Research Australia’s submission in response to the NHMRC’s Peer Review Consultation has urged the NHMRC to consult further on options for a two stage application process for the Ideas Grants.
There is considerable interest within our membership and across the health and medical research sector in a two-stage application process, and while there is not yet agreement on the approach, there is an appetite for change. Research Australia believes that a two-stage application process for Ideas Grants, incorporating an abbreviated application at the first stage, provides the chance to reduce the burden on applicants and reviewers alike, while better supporting the objectives of Ideas Grants to promote innovative and novel research.
In particular, the process could provide the focus on novel and innovative ideas and reduced emphasis on track record that the NHMRC is seeking. Research Australia’s submission explores the opportunity to adopt a two-stage application process for Ideas Grants and puts forward some considerations for further investigation and consultation.
The Biomedical Translation Fund will fund three medical breakthroughs, as announced jointly by The Hon Greg Hunt MP, Health and Sports Minister and Senator The Hon Arthur Sinodinos, Minister for Industry, Innovation ad Science.
The investments are being made for the BTF by one of its three fund managers, BioScience Managers:
$5 million in Rex Bionics to develop a hands-free robotic device to help people with severe
disability to walk, exercise and rehabilitate;
$3.3 million to Saluda Medical for neuromodulation technologies for people suffering from
chronic back pain and other debilitating conditions;
$5 million to CHARM Informatics for data aggregation and commercialisation services for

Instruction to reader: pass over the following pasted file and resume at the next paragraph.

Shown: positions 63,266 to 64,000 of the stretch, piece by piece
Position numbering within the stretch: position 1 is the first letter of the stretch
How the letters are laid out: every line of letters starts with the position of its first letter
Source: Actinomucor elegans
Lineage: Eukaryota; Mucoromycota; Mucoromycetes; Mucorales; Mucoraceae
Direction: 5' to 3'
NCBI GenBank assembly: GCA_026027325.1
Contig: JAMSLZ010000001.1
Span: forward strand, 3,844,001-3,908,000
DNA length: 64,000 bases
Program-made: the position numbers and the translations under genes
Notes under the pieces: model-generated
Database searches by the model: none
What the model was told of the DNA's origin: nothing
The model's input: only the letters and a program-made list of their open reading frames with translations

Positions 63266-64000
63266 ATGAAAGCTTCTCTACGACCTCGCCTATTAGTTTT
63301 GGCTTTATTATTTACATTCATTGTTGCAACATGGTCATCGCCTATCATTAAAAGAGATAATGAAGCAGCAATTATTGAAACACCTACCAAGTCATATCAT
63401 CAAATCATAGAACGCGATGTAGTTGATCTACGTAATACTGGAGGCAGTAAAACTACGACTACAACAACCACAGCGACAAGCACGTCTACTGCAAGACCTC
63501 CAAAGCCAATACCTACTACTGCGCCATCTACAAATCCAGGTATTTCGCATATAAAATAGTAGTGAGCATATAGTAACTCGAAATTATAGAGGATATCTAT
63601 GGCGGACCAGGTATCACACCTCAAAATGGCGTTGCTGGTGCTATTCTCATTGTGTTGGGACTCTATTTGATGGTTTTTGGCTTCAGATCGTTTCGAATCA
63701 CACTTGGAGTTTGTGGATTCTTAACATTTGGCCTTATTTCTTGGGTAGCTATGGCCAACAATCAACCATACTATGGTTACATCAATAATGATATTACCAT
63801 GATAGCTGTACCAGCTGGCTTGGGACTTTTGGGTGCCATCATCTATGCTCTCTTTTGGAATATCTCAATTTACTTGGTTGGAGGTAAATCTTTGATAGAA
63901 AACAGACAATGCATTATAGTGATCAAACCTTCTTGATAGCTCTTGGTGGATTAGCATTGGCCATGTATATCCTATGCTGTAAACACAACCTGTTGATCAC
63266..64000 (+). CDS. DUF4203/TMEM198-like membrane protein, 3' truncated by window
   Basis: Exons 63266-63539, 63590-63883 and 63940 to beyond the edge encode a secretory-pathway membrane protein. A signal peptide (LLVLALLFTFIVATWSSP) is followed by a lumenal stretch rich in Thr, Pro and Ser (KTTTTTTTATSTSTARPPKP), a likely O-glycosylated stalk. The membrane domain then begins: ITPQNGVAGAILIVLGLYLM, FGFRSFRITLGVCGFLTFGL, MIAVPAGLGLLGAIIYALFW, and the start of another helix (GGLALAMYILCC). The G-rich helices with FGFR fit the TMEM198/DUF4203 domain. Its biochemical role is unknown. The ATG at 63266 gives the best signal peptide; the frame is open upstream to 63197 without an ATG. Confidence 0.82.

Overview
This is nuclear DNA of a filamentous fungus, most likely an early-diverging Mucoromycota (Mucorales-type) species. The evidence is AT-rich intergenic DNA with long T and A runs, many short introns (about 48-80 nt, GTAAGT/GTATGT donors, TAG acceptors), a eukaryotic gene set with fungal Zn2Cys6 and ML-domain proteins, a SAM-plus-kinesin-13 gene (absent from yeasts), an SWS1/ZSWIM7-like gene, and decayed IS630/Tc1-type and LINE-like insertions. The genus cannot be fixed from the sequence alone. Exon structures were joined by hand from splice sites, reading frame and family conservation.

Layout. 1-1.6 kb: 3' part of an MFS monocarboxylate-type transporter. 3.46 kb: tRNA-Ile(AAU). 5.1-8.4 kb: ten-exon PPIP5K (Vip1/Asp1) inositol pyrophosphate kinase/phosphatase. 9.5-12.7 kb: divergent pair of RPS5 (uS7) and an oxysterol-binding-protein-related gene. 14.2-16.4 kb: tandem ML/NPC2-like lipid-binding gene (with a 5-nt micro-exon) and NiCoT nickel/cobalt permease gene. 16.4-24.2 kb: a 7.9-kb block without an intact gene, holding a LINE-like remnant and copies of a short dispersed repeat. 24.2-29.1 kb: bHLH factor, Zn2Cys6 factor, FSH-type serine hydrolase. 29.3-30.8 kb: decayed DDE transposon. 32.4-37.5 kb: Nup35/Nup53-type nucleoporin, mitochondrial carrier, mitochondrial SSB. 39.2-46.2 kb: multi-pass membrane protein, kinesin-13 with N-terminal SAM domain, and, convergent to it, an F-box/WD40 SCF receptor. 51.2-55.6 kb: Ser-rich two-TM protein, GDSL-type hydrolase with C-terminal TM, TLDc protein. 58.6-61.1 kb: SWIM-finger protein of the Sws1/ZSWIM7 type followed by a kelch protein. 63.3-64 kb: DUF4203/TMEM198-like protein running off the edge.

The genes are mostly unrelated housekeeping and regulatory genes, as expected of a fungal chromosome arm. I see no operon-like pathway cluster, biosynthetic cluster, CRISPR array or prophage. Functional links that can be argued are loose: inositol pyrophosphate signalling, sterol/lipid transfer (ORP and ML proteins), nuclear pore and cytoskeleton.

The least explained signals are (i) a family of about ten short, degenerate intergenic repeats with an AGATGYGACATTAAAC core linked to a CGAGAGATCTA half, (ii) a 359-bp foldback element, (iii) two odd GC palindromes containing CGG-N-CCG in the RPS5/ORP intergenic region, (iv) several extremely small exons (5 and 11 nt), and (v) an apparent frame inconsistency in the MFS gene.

makers of ‘smart’ medical devices.
A joint venture between the Australian Government and private sector investors, further investments are yet to be made, with a total of $500 million available.
Flying Blind is a series of three reports dedicated to uncovering the acute levels of data fragmentation existing at all levels of Australia’s health landscape.
CMCRC in collaboration with Research Australia is currently working on the second report which examines Australia’s health and medical research data environment and traces the difficulties that Australian researchers face at each stage of their journey as they attempt to access research data. Volume One dived into consumers and digital health through the patient journey, service fragmentation, health data silos, legislation, regulation and policy and consumer concerns and perceptions.
As we write Volume Two: Researchers and the Health Data Maze, we’ll be publishing regular blog posts of interest to this topic. The blog is updated regularly by members of the CMCRC’s Health Market Quality program and Research Australia. If you would like to be a guest blogger please email Lucy Clynes with your expressions of interest.
This week, the Prime Minister announced that the Temporary Work (Skilled) visa (subclass 457 visa) will be abolished and replaced with the completely new Temporary Skill Shortage (TSS) visa in March 2018.